1 Department of Biochemistry and Molecular Biology, Faculty of Science, SDU2 Endocrinology, Department of Clinical Research, Det Sundhedsvidenskabelige Fakultet, SDU3 University of North Dakota, Department of Pharmacology, Physiology and Therapeutics4 Syddansk Universitet5 Clinical Biochemistry, Department of Clinical Research, Det Sundhedsvidenskabelige Fakultet, SDU6 National Institutes of Health, Bethesda7 Medical University of Vienna8 University of North Dakota, Department of Chemistry9 Department of Biochemistry and Molecular Biology, Faculty of Science, SDU10 Clinical Biochemistry, Department of Clinical Research, Det Sundhedsvidenskabelige Fakultet, SDU
Because alpha-synuclein (Snca) has a role in brain lipid metabolism, we determined the impact that the loss of alpha-synuclein had on brain arachidonic acid (20:4n-6) metabolism in vivo using Snca-/- mice. We measured [1-(14)C]20:4n-6 incorporation and turnover kinetics in brain phospholipids using an established steady-state kinetic model. Liver was used as a negative control, and no changes were observed between groups. In Snca-/- brains, there was a marked reduction in 20:4n-6-CoA mass and in microsomal acyl-CoA synthetase (Acsl) activity toward 20:4n-6. Microsomal Acsl activity was completely restored after the addition of exogenous wild-type mouse or human alpha-synuclein, but not by A30P, E46K, and A53T forms of alpha-synuclein. Acsl and acyl-CoA hydrolase expression was not different between groups. The incorporation and turnover of 20:4n-6 into brain phospholipid pools were markedly reduced. The dilution coefficient lambda, which indicates 20:4n-6 recycling between the acyl-CoA pool and brain phospholipids, was increased 3.3-fold, indicating more 20:4n-6 was entering the 20:4n-6-CoA pool from the plasma relative to that being recycled from the phospholipids. This is consistent with the reduction in Acsl activity observed in the Snca-/- mice. Using titration microcalorimetry, we determined that alpha-synuclein bound free 20:4n-6 (Kd = 3.7 microM) but did not bind 20:4n-6-CoA. These data suggest alpha-synuclein is involved in substrate presentation to Acsl rather than product removal. In summary, our data demonstrate that alpha-synuclein has a major role in brain 20:4n-6 metabolism through its modulation of endoplasmic reticulum-localized acyl-CoA synthetase activity, although mutant forms of alpha-synuclein fail to restore this activity.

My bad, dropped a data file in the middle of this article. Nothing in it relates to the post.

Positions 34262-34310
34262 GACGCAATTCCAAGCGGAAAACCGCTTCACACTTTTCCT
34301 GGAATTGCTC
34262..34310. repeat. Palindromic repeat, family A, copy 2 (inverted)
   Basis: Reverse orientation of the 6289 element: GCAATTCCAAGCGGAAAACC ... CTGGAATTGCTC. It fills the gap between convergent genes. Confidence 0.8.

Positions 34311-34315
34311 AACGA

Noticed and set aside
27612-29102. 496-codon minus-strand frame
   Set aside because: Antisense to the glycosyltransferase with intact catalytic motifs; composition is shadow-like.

Biochemistry, 2006, Vol 45, Issue 22, p. 6956-6966